Spring Cleaning Your Personal and Financial Records
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Privacy Rights Clearinghouse
Now that tax season is over, many people are wondering which personal and financial records they need to save for tax and other purposes. Some of us are packrats and like to save everything forever. Others can't wait to discard unwanted papers.
So what's the best way to decide whether to save or discard a record? Here are a few tips and information sources to help you decide what records you need to keep and for how long.
How long should you keep tax records? The IRS has 3 years in which to audit your income tax return. However, this limit does not apply if you failed to report more than 25 percent of your gross income (the limit then is 6 years). There are no time limitations if you filed a fraudulent return or if you failed to file a return.
You don't have to keep everything for tax purposes. For example, you can throw away pay stubs after you check them against your W-2 Form. However, you should save any cancelled checks or receipts that relate to an entry on your tax return or a potential future tax return (such as when you sell property at a capital gain or loss). For example, keep receipts for home improvements until you sell your home, since certain expenses can lower the capital gains tax that you might have on your profits.
For a complete guide to tax recordkeeping, see IRS Publication 552, Recordkeeping for Individuals at http://www.irs.gov/pub/irs-pdf/p552.pdf or call 1-800-TAX-FORM (800-829-3676) to obtain a free paper copy. Before you discard anything that you are not sure about, double check with your accountant, attorney, or tax preparer. You can also call the IRS for free assistance at 1-800-829-1040.
If your state has an income tax, you should also check with your stateís taxing authority to see if they require you to hold your records for a longer period of time. For example, in California, the Franchise Tax Board can issue a tax assessment for up to 4 years after the tax returnís filing date or due date. As a practical matter, this means that California residents would need to hold onto their records for an additional year beyond the federal requirements.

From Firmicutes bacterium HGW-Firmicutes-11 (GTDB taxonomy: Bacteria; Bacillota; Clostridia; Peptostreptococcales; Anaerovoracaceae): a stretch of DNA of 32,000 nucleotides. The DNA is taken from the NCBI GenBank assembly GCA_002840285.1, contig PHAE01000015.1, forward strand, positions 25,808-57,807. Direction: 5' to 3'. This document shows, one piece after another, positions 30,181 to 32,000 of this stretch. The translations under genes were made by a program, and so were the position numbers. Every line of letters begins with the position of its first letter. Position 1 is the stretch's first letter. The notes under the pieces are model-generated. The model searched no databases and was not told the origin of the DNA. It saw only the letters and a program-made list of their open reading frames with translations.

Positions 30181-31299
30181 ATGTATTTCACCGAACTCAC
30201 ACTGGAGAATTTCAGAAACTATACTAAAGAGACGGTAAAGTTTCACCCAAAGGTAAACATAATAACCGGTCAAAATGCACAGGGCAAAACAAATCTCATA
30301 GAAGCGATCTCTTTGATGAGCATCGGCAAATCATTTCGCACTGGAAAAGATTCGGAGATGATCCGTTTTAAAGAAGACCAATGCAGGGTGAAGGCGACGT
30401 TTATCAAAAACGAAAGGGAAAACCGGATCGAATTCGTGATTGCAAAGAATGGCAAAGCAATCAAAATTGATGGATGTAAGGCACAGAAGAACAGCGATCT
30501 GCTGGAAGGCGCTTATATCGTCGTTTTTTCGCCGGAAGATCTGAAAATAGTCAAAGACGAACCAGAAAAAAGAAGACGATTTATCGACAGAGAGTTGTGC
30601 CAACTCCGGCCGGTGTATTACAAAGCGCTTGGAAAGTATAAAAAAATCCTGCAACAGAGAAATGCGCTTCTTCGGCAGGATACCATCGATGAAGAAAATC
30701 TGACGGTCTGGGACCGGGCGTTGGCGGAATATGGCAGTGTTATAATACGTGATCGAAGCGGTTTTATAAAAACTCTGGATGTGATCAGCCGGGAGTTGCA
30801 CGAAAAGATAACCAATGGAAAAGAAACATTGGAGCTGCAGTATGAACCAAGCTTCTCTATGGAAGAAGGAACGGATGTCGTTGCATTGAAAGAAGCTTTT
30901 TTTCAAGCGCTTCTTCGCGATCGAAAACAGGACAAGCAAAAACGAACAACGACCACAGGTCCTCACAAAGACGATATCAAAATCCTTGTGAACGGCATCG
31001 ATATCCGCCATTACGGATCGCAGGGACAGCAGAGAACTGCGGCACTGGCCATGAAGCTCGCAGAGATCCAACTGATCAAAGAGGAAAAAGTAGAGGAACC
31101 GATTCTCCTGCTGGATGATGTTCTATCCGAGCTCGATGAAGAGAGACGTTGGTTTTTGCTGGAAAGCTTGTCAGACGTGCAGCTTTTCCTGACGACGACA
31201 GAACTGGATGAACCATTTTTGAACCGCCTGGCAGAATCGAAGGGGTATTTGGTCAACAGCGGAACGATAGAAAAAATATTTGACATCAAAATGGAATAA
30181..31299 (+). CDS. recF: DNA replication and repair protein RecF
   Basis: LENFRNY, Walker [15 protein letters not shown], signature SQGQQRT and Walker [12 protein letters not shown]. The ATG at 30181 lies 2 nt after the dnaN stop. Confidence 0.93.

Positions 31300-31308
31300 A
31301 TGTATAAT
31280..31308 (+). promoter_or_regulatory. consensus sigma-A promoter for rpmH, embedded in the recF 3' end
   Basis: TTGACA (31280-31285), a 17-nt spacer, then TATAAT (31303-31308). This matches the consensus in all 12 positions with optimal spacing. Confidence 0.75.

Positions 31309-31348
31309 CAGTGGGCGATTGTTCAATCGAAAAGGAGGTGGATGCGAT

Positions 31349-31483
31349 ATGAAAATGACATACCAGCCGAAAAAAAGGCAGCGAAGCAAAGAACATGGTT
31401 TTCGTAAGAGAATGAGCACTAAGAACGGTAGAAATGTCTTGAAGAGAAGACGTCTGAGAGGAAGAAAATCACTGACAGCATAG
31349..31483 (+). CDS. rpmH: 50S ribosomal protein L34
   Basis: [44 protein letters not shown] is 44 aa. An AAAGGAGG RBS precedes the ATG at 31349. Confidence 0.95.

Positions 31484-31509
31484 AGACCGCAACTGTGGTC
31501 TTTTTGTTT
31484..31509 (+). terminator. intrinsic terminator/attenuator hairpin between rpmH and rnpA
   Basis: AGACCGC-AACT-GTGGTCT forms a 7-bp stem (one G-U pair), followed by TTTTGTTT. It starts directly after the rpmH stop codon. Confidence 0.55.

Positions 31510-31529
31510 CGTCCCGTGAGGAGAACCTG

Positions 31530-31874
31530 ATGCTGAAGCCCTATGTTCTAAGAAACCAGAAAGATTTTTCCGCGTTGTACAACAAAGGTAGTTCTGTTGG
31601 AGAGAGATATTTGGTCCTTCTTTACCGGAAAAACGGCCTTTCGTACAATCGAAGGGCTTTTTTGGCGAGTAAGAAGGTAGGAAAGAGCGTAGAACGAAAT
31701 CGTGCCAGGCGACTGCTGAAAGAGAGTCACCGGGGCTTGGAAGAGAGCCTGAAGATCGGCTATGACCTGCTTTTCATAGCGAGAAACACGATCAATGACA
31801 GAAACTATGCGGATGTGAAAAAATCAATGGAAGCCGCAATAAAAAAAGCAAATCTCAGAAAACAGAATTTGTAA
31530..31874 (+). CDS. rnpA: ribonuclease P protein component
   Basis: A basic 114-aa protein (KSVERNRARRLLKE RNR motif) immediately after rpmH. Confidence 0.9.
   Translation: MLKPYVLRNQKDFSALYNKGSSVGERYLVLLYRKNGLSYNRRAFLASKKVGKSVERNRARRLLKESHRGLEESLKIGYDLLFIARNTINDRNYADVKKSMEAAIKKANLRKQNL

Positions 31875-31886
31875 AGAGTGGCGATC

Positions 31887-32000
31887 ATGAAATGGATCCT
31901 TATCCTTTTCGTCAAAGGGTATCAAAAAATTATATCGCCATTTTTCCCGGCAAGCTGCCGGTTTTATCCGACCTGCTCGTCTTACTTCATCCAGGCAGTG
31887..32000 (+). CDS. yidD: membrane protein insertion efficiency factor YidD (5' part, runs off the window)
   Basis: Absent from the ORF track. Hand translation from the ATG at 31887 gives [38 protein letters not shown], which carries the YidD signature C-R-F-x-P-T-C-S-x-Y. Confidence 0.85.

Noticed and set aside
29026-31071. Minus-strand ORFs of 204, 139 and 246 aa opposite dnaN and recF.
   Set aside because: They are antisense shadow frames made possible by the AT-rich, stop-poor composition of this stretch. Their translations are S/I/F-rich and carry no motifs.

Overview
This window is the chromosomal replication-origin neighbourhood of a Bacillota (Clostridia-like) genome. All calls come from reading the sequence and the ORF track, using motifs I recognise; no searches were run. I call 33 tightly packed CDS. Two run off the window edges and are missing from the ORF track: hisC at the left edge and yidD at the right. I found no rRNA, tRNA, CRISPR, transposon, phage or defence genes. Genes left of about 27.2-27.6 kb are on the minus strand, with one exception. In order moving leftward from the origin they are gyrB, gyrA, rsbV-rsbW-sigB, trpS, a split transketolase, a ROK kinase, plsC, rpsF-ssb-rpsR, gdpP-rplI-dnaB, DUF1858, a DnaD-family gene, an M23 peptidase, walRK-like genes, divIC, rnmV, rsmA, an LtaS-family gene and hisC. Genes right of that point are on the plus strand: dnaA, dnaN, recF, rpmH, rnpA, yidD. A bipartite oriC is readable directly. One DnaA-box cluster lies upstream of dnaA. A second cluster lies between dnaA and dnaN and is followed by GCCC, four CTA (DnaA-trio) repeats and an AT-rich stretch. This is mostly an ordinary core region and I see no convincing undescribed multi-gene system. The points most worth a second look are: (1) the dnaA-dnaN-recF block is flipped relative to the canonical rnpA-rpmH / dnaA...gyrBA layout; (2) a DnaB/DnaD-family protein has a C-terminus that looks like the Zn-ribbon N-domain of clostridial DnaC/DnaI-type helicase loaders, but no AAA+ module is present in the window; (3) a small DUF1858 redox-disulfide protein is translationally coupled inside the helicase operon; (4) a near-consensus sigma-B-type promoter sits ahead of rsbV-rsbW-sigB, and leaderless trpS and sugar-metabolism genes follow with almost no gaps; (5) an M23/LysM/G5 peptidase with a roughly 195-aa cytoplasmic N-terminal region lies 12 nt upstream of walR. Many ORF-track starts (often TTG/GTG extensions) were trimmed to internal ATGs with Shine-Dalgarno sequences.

Every household also has important records that are not related to tax filing. Many of these records should be kept indefinitely. Some of these records should be kept in a safe deposit box. Examples include birth certificates, marriage certificates, divorce and adoption papers, citizenship records, and military service papers. In addition, any papers that serve as proof of ownership should be saved until the asset is sold. This would include such papers as deeds for real estate, other mortgage papers, automobile titles, bonds, and stock certificates. If you have lost any birth certificates, consider applying for replacements before there is a pressing need. You can find out where to obtain replacements at http://www.cdc.gov/nchs/howto/w2w/w2welcom.htm
Thereís a short, but handy guide describing how long to keep financial records at http://www.bankrate.com/finance/personal-finance/how-long-to-keep-financial-records.aspx For a more comprehensive guide to keeping family and household records, including what to discard, what to put in a safe deposit box, household inventory records, and home files, see http://www.pueblo.gsa.gov/cic_text/money/keeprecords/keeprecords.htm
One final, but important tip. After determining which personal papers you wish to discard, be sure to shred any that contain personal information. Always use a cross-cut or confetti shredder. Never use a strip shredder. It's too easy for a crook to piece the strips together.
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